What Causes Intermittent Explosive Disorder?
Intermittent explosive disorder is a mental health condition characterized by extreme uncontrollable episodes of anger, often resulting from trauma.
What is Intermittent Explosive Disorder?
IED, or intermittent explosive disorder (IED), is a mental health condition characterized by extreme and uncontrollable episodes of anger. An IED explosion can occur without warning; you might destroy property, assault people, or even contemplate violence during those times. With treatment, though, you can learn to manage your anger and live well with IED.
The cause of IED is unknown, but it's thought to be related to a chemical imbalance in your brain. In addition, research shows that people with IEDs are likely to have experienced significant trauma earlier in life. While environmental factors may play a role in causing IED, most people diagnosed with it will experience no apparent precipitating events before an explosion. Your genetic makeup is also a factor. People with a family history of IED are much more likely to develop it themselves.
Is Intermittent Explosive Disorder a Mental Illness?
Fundamentals of Intermittent Explosive Disorder
People with the intermittent explosive disorder have extreme difficulty controlling their anger and rage. Though they are aware that their anger is inappropriate and out of proportion, they feel helpless to stop it or get angry on purpose to avoid something they fear. To understand causes of intermittent explosive disorder, it's essential to look at the various factors involved in developing this condition, including genetics, brain chemistry, personality, and environmental factors like childhood trauma and abuse.
Intermittent Explosive Disorder Symptoms in Adults
Behavioral Symptoms of IED
There is an apparent cause of intermittent explosive disorder in some cases. If you have suffered a traumatic brain injury, you may have developed impulsive and angry behavior. The same applies if you are abusing drugs or alcohol regularly. Mental health disorders like depression and bipolar disorder can trigger anger management issues.
Physical Symptoms of IED
Anger is a normal emotion. However, it can become dangerous when it spirals out of control. If you think you may be struggling with IED or other symptoms of anger management issues, it's essential to seek help. By taking proactive steps now, you can manage and treat your intermittent explosive disorder symptoms and avoid serious legal problems down the road.
Intermittent Explosive Disorder Causes and Risk Factors
People with intermittent explosive disorder experience recurrent episodes of extreme anger and impulsiveness that lead to violent or destructive behavior. The precise cause of intermittent explosive disorder is unknown. However, some factors likely contribute to its development. Some studies suggest that people with intermittent explosive disorder may have lower serotonin levels in their brains than others do. Serotonin plays a role in regulating mood and aggression.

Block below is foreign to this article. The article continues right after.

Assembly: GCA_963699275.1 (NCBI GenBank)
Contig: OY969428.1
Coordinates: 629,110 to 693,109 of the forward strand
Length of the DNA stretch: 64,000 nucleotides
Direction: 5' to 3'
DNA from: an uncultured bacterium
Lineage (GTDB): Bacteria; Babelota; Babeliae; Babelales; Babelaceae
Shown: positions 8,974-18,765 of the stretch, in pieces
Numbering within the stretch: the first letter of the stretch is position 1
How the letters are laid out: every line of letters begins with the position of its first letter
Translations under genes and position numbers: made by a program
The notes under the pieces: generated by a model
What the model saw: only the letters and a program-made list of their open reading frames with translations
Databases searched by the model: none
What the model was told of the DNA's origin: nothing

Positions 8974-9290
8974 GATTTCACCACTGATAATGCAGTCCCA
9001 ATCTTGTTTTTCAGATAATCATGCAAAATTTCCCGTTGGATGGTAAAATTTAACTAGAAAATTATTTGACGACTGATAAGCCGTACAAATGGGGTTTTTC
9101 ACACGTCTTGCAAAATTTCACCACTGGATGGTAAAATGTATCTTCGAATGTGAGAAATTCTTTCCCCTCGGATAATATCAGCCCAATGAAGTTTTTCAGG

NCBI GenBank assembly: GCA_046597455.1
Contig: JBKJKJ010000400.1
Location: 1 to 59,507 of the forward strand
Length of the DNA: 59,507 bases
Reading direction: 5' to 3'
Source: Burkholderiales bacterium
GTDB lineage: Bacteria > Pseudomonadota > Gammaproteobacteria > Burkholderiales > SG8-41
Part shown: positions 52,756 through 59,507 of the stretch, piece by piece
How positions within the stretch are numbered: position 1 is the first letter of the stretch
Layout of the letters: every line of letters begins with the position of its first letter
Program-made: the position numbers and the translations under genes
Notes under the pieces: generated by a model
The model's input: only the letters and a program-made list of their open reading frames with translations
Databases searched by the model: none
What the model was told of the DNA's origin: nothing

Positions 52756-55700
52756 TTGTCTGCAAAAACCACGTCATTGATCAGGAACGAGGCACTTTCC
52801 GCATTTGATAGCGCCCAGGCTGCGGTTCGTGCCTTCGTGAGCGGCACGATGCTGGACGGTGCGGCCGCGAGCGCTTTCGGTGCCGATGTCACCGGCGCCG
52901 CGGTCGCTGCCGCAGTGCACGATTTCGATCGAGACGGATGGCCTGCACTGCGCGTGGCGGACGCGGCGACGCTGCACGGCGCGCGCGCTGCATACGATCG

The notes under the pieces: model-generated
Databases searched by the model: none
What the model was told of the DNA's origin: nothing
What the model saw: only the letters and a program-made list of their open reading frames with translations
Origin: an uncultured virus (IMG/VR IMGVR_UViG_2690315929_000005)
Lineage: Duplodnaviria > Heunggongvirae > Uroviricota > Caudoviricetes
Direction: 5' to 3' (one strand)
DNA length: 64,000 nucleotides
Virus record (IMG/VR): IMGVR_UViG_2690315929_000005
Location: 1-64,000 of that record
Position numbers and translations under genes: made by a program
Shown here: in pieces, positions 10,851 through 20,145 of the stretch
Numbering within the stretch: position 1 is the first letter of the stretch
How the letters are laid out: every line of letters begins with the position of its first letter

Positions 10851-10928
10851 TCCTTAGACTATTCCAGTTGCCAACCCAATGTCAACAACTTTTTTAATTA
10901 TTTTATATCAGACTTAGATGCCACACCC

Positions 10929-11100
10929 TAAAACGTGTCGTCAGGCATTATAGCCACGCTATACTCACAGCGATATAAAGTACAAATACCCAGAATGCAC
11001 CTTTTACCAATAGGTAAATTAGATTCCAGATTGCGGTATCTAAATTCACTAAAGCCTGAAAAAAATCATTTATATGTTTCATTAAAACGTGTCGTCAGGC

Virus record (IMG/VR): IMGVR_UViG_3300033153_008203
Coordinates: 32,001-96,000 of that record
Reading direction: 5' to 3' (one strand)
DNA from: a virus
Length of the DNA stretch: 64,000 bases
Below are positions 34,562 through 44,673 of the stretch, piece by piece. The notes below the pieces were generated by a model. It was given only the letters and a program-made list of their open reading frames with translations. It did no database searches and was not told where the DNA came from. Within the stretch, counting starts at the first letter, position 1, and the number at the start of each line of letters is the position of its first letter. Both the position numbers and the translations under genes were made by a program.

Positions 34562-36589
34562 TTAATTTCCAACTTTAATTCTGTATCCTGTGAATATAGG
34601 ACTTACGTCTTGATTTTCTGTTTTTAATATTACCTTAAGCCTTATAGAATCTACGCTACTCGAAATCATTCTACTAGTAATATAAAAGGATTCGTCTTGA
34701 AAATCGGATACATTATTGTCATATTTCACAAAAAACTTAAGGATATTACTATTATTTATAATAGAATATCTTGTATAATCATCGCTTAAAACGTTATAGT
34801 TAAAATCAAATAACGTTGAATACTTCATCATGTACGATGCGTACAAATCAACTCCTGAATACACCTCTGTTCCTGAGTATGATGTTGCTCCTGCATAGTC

What Causes Intermittent Explosive Disorder?
Intermittent Explosive Disorder Risk Factors
As with most mental health disorders, biological, psychological, and social factors likely play a role in intermittent explosive disorder. If you or someone you know struggles with violent outbursts that seem to come out of nowhere, talk to your doctor about treatment options for intermittent explosive disorder. There are several effective treatments available.
Intermittent Explosive Disorder Diagnosis and Complications
Although a diagnosis of intermittent explosive disorder is most made in adulthood, symptoms generally emerge in adolescence or even childhood.
How is Intermittent Explosive Disorder Diagnosed?
Diagnosis can be made using criteria and requires you to meet three or more of the following criteria within 12 months: frequent loss of temper; recurrent physical fights; threatening others or engaging in physical fights that cause injury or property damage; destructive acts that cause significant property damage to your belongings (e.g., breaking furniture) when angry.
Complications of intermittent explosive disorder are very similar to those of adult ADHD. Having an intermittent explosive disorder can make it challenging to succeed at work and in other areas of your life. You may face many problems because of your anger, such as being fired from a job, and losing friends or relationships. This can lead to depression or suicidal thoughts. Medication and therapy can help reduce symptoms and improve your quality of life.
Treatment for Intermittent Explosive Disorder
Treatment of intermittent explosive disorder (IED) usually focuses on methods to better manage stress. Because increased levels of stress often precede outbursts, many IED sufferers benefit from relaxation, breathing exercises, and counseling. When anger is caused by another mental health disorder such as depression or bipolar disorder, treatment for that primary condition may be enough to calm rage symptoms. And in some cases, several medications can help reduce anger without affecting moods or other behaviors.
If you have an anger problem, your doctor will first ask about your symptoms and perform a physical exam. If he thinks you have IED, he'll likely recommend that you see a therapist to help identify stressors and develop techniques for coping with these difficult situations. For example, therapists might teach relaxation techniques or cognitive-behavioral strategies to help you manage anger as it occurs.
Please contact us at Anew Treatment Center to schedule your next appointment. We are here to provide compassionate care throughout your mental health journey. Reach out to us today to learn more about our comprehensive approach to treatment.
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